Geoghegan: Larry Summers is the villain of my book. He was an architect of deregulation, and was doing a war dance back in the late 1990's about how the US model was triumphant over all. Now, the shoe's on the other foot.
McNally: What's the status of the crisis in Europe right now? The EU includes not only virtuous, productive economies like Germany, but also others not nearly so.
Geoghegan: Those less virtuous economies were the so-called "new Europe" that Donald Rumsfeld was touting. People in the countries that are in trouble now economically were the ones willing to go to Iraq -- and there is a connection. These are the countries that were much more inclined to go the American route, going into debt heavily, using housing speculation as the engine of the economy, and opening their economies big time to global bank debt and finance.
Goldman Sachs poured tons of money into Greece, and other New York, London and German banks poured money into Spain. None of the bubbles occurred in Germany and in the "old Europe" that Donald Rumsfeld wrote off. Part of Europe is in trouble to the extent -- and only to the extent -- that it's involved in the American model. Those countries most resistant to the American model are doing fine.
By the way, why was Goldman Sachs willing to lend money to weak economies like Greece? Because Greece was in the EU. Because Spain was in the EU. These countries would never have gotten all this money from US banks. And what is so important about the EU? At the end of the day the Germans with their trade surplus are able to pay -- and in fact that's what has happened.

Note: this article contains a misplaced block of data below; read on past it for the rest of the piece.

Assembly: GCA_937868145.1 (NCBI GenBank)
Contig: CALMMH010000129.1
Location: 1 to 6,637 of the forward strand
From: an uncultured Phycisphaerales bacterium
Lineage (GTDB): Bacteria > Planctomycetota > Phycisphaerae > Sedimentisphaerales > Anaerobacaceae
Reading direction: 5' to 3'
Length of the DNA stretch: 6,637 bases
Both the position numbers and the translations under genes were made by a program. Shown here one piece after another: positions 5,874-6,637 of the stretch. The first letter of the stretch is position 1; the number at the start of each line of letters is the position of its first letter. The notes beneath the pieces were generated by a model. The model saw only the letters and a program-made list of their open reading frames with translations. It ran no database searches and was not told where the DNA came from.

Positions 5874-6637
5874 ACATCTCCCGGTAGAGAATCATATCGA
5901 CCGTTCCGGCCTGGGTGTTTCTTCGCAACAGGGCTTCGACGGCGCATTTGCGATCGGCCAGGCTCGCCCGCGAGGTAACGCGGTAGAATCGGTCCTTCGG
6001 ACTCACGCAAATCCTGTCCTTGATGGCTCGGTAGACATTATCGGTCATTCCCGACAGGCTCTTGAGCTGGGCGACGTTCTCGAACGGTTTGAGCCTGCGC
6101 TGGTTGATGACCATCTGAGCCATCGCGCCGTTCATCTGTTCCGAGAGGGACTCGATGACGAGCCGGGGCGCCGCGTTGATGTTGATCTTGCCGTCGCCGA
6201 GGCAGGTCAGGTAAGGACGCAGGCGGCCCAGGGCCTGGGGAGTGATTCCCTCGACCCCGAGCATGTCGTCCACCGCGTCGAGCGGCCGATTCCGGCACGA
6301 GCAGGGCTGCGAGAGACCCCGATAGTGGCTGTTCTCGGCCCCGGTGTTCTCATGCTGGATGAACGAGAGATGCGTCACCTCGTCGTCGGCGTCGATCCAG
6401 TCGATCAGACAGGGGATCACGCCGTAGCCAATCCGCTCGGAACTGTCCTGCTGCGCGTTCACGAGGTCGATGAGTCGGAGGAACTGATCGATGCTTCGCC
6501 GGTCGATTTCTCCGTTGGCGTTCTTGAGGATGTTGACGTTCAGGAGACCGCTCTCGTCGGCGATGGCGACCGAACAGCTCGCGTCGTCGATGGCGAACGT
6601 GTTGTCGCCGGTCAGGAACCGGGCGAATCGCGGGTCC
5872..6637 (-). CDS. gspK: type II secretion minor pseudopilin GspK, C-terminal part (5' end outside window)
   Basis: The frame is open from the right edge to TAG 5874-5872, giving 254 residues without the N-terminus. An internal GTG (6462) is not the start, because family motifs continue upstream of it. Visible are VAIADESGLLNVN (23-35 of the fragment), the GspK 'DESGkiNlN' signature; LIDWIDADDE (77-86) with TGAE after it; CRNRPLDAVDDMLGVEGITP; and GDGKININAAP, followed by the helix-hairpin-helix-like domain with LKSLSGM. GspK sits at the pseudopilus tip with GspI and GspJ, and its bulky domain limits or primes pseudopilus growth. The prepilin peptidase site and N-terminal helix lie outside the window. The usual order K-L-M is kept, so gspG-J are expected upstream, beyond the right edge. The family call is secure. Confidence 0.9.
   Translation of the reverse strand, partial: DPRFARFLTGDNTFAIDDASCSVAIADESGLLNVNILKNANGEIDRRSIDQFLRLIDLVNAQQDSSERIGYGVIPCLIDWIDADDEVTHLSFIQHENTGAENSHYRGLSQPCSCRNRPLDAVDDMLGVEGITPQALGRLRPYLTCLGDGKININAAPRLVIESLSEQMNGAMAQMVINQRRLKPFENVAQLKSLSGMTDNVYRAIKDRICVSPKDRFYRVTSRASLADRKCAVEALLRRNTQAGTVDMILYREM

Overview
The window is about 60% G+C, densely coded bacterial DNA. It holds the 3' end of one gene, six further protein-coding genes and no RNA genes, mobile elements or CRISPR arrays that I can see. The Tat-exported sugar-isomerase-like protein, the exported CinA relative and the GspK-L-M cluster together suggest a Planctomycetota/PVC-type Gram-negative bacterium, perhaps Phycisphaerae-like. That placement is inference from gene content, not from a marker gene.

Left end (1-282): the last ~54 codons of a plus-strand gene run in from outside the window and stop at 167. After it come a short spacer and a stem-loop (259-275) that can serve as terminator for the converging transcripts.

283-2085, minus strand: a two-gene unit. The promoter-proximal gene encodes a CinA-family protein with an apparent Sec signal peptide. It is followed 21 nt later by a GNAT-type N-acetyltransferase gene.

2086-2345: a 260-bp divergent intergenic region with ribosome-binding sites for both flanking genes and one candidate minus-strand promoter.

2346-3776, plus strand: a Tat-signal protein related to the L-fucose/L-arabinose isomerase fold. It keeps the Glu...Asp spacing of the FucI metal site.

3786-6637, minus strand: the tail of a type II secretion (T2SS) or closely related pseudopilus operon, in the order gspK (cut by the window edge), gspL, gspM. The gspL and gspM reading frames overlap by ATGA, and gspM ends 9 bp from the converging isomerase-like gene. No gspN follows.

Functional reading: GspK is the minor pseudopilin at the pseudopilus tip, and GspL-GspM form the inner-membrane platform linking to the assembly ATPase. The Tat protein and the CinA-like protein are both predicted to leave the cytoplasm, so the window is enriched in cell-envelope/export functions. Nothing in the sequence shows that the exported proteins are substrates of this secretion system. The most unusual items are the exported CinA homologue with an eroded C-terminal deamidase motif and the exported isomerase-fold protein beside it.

McNally: How is the relationship unfolding between Germany and the economies it is bailing out?
Geoghegan: It's working out pretty well. The Germans are doing even better because the Euro fell -- it was overvalued to begin with -- and that made German goods more competitive. After the great debt crisis, the Euro became relatively cheaper, and that made Germany more profitable as an export country. Greece didn't collapse, partly because the Germans bailed it out and partly because there was belt tightening in Greece and plenty of tourists still coming in.
McNally: By the way, Greece represents only 2% of the EU's total GDP, whereas California represents 14% of the US. Yet when California reached out to the federal government for similar help, it didn't get it.
Geoghegan: You see a story in the New York Times every six weeks -- ever since I graduated from college in 1971 -- about how Europe is going to collapse. They come out like clockwork.
McNally: I pulled one of those Times articles in May when the Greek crisis was hot. The headline: "Europeans Fear Crisis Threatens Liberal Benefits." But you point out that when a country like Germany takes something away from the safety net, they usually balance it with a benefit.